A company’s social impact can come from its products, but also from its operations and governance. Ian Bentley, founder and CEO of Parker Clay, manufactures long-lasting high-quality bags while employing vulnerable women in Ethiopia, improving their quality of life.
In your own words, how would you describe your company?
At Parker Clay, we craft premium leather bags to provide dignified employment and uplift women from exploitation. We provide better — better bags and better production to make a better world.
We don’t take shortcuts. We obsess over sourcing, stitching, and every last grain of leather leaning into centuries of Ethiopian leatherworking tradition. Our bags are built not just to last but to improve with age — a claim we’ll back up with our Lifetime Guarantee. These bags change lives at every step of their journey.
What inspired you to take the leap and start this company?
One year after traveling to Ethiopia to adopt our daughter, we realized we wanted to relocate our family to Addis Ababa to work with vulnerable women and children. In our time in Ethiopia, we came across a local artisan crafting with Ethiopian leather. Inspired by the quality of the leather and the craftsmanship, a seed was planted. We saw an opportunity: to create a brand that showcased this exceptional craftsmanship and provided sustainable employment opportunities for these vulnerable women.
What are the advantages and inconveniences of having your manufacturing facility?
We recently moved into our new factory in Addis Ababa, Ethiopia, with approximately 16,000 sqft, allowing us to double our current capacity with just one-day time shift. We are already seeing international demand and will be moving into select international markets and expanding into select wholesale markets. We also see advantages in the future of Africa. By 2050, one in four humans, a quarter of the world’s population, and one in three working-age people will live in Africa. Africa is a young continent – the youngest in the world, with 60% of the population under 25. Africa is the last and largest emerging market and offers the last big supply chain and consumer prospects, with opportunities like the ones Southeast Asia presented 20 years ago.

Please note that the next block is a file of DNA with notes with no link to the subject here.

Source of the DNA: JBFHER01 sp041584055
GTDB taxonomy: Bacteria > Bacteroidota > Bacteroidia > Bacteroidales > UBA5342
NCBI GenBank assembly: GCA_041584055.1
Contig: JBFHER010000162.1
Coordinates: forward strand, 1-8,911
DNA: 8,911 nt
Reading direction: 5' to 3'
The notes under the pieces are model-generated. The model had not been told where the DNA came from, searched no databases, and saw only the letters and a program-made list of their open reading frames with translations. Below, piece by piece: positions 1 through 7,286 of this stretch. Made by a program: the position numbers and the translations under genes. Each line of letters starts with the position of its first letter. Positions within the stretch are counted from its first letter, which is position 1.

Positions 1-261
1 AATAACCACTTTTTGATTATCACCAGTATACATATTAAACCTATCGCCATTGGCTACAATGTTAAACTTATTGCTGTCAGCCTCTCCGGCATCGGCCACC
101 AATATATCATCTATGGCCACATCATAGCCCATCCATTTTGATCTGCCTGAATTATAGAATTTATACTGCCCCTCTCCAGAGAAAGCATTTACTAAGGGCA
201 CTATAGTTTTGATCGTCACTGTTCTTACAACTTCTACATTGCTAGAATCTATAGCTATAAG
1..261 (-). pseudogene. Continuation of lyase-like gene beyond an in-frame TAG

In terms of inconveniences, Ethiopia is a more emerging market, so some aspects of logistics can be challenging. We see Ethiopia working hard to overcome those obstacles with expanded air freight, rail, and port shipping, as well as energy and power expansion to fuel manufacturing growth.
You’re on track to grow your revenue by 40% this year compared to last year - and hopefully reach $10 million. How did you manage to get this growth?
We have worked diligently since 2014 to put a strong foundation in place at Parker Clay. One of our biggest advantages is our supply chain, which we have worked hard to develop and build capacity that can scale. We have built a strong customer base of well over 100,000, of which we see a very high retention with customers returning to purchase additional products, gifts, and items for their community. We have also been scaling our marketing efforts and seeing a positive return that we believe will produce strong results for us in the 4th quarter of 2023.
What is your break-even point?
We are targeting to be close to breaking even this year and then, in 2024, become profitable.
How do you measure your impact?
We have always put a lot of emphasis on empowerment and impact from day one. It is why we are also a legal public benefit corporation and a B- Corp with a score of 112, which puts us as one of the highest ranking on the planet for leather goods. The beauty of being a B-Corp is that it provides 3rd party accreditation on how we measure our impact. It is also exciting to see the growth in the number of publicly traded B-Corps over the last few years as it continues to grow substantially, proving that both profit and purpose can be achieved.